Charter for the dispute resolution working group


The below is the draft charter for the dispute resolution WG. Comments and feedback appreciated!

Chair and editor nominations are tentative. If you want to chair a WG, or be responsible for editing the proposal to keep up to date with the current consensus, please say.

WG Name: Dispute Resolution
Chairs: Dean Eigenmann
Editors: Dean Eigenmann

Registration of ENS names is frequently accomplished through automated processes, such as those employed by the .eth registrar on the ethereum mainnet, without any integrated dispute resolution process. This leads to challenges when a name is registered deceptively - eg, for purposes of phishing - or otherwise constitutes abuse of the ENS system or of participants in the wider ecosystem.

Following the initial ENS workshop in London, a resolution was adopted to initially tackle dispute resolution as a second-layer solution; this will take the form of a series of on- and off-chain components that allow anyone to maintain a blacklist of abusive domains, and permit clients that need to resolve ENS domains to refer to the blacklist in place of the core ENS registry.

The products of the WG will be:

  • A high level standard for maintaining blacklists of ENS domains: adding and removing entries, and resolving names against the blacklist.
  • A standard for a specific implementation of the above standard, designed to act as a general purpose dispute resolution and appeal mechanism suitable for application to .eth.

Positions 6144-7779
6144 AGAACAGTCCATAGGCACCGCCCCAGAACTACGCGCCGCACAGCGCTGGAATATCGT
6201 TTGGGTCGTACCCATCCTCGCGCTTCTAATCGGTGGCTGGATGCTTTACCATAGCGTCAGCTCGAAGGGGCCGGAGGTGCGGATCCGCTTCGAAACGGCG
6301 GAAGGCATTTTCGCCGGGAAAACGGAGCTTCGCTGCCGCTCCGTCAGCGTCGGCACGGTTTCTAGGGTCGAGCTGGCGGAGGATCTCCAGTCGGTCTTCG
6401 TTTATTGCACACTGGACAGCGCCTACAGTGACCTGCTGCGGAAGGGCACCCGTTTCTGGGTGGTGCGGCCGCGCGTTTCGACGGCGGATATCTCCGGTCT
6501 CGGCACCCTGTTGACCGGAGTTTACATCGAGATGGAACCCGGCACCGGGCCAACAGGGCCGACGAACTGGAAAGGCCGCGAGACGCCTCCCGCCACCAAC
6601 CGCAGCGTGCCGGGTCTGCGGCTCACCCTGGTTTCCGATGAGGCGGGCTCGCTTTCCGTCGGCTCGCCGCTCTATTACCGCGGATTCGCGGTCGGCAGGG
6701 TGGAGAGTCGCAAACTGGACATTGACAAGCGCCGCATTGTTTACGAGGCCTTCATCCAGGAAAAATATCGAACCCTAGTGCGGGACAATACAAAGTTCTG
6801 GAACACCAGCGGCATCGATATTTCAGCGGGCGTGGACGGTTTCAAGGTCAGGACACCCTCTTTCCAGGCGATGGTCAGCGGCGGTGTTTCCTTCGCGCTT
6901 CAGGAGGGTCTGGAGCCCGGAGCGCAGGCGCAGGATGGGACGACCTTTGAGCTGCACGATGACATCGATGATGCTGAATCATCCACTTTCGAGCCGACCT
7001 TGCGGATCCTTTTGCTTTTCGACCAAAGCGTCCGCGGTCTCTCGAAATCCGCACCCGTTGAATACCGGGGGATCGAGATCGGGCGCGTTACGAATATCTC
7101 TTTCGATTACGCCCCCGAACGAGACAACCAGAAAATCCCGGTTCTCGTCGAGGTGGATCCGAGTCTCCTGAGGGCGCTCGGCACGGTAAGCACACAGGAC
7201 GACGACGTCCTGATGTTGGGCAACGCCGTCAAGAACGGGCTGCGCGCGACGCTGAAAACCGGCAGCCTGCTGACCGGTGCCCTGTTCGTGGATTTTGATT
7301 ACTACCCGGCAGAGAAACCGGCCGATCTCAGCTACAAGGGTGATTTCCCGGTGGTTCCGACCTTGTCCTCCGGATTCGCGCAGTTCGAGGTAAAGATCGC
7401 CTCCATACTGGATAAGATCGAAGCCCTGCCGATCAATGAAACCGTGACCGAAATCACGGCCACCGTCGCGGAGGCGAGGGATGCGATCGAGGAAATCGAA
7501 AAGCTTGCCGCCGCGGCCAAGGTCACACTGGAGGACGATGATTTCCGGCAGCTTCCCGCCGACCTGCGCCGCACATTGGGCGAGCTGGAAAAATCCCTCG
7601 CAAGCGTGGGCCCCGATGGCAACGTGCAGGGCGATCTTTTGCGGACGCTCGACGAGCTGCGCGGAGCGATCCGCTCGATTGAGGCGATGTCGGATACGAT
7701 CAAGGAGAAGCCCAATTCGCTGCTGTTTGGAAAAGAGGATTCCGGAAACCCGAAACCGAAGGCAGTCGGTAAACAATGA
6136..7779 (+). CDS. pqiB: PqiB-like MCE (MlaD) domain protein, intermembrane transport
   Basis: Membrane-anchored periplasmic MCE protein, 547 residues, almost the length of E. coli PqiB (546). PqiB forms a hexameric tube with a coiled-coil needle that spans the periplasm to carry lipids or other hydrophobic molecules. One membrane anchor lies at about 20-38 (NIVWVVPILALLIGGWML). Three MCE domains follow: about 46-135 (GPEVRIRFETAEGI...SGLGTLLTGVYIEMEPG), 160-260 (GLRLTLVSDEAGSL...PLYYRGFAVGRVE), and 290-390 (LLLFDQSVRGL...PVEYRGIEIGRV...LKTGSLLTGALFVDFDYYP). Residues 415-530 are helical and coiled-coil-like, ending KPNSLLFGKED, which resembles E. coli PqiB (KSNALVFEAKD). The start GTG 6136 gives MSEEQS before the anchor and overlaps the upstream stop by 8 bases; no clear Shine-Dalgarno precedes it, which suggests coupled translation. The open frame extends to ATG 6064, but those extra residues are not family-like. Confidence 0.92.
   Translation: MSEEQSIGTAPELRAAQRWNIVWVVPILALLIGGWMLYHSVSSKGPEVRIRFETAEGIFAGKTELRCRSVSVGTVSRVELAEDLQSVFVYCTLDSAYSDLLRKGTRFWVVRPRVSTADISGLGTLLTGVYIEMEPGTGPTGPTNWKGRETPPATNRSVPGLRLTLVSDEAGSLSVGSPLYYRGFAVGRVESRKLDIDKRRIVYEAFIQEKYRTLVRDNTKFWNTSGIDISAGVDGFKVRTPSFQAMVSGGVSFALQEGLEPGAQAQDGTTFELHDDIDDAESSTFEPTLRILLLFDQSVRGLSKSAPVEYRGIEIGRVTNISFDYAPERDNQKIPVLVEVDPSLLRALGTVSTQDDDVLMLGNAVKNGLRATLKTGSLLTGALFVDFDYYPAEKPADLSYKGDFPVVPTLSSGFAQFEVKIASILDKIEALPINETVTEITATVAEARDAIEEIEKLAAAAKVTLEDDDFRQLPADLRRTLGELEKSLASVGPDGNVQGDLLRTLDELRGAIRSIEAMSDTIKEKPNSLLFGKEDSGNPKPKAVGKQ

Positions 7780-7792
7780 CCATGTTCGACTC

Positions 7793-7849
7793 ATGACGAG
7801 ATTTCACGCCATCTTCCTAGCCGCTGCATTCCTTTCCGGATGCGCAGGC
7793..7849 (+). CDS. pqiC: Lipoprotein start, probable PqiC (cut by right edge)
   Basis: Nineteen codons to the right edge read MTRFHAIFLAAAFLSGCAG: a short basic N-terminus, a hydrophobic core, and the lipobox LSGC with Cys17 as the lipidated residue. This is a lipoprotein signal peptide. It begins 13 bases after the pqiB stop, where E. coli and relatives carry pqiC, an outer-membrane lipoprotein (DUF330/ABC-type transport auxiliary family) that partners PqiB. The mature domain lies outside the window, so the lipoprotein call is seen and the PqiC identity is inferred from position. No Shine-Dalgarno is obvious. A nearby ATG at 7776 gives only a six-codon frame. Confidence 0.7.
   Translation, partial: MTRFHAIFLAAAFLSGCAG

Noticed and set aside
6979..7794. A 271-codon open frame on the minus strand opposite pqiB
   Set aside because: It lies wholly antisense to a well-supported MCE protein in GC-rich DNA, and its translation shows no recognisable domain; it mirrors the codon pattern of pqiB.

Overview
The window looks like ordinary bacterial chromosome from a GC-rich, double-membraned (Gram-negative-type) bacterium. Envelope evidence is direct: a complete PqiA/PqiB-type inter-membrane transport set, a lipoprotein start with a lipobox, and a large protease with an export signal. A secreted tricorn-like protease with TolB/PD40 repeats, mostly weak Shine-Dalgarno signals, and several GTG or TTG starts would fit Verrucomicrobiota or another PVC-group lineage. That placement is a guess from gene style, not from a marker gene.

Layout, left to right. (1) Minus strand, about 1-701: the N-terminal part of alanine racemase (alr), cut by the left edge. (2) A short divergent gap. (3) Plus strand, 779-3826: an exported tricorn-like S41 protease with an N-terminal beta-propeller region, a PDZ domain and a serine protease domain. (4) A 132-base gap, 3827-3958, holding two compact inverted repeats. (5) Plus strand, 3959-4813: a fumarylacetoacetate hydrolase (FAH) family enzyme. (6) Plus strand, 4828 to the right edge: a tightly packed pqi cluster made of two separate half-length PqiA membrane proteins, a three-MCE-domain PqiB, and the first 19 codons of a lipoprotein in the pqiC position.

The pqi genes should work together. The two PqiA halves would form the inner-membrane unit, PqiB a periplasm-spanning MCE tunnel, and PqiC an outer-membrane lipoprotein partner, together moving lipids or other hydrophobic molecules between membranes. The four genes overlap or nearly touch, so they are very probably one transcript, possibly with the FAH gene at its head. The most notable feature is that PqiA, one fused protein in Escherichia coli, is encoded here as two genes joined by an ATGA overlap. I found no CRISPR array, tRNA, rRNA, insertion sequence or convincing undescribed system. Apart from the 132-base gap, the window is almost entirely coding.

My contributions will come from the perspectives outlined and codified in the Anti-Cybersquatting Piracy Act (ACPA) , Lanham Act S. 43(d), 15 U.S.C. S.1125(d). The framework is described here: . In my opinion, the domain name practice area is the most compelling at these early stages of Ethereum development. If we can get this right, it paves the way for mass adoption of the Ethereum specific blockchain running away from any competing blockchain pack.


I propose an additional standard that precedes the two listed above. First, there should be a “gateway” mechanism to adding names to the blacklist that must reasonably satisfy some factors that are codified in some law; international, US, EU, common law etc. Trademarks are category specific in the US and other countries. No .eth domain should be able to be swept onto a blacklist without a critical evaluation between the “strength” of the mark in relation to the category it is protected in. Some marks are so strong that, acquiring the .eth when the use on its face appears to by done for squatting purposes is an easy call, but there will be more cases, where users or challengers will want to claim some rights that simply don’t exist.

Therefore, I propose the WG contains three products:

  1. A codified set of gateway rules, that makes a .eth qualify for a blacklist.
  2. A mechanism for adding it to a blacklist with a ruling on why it has been placed in the list.
  3. A robust resolution process that allows a challenger of the blacklist to have it removed by arguing a case directly related to the initial finding from Product 1.

I would be happy to provide a basic framework from the codified laws of the ACPA, Trademark Act 43(d), or 15 U.S.C. S.1125(d) or any other international law you would like to use. I’ll keep it simple with only critical legal points to be addressed.


I think this would be useful guidance for blacklist maintainers, but I think we want to try and separate technical and political considerations here. A good blacklisting design should not care about what the criteria are for adding items to the blacklist.


I agree on the technical aspect; however, I hope legal and political considerations are considered distinct from each other.

For a fictitious example: if Anymark.eth or Anymark being used as a protected trademark should be controlled by the same party are questions of fact. Whether the Anymark Coporation should have any claim to these may be a political discussion or a legal question. I hope .eth accounts rarely get added to a blacklist for a political reason.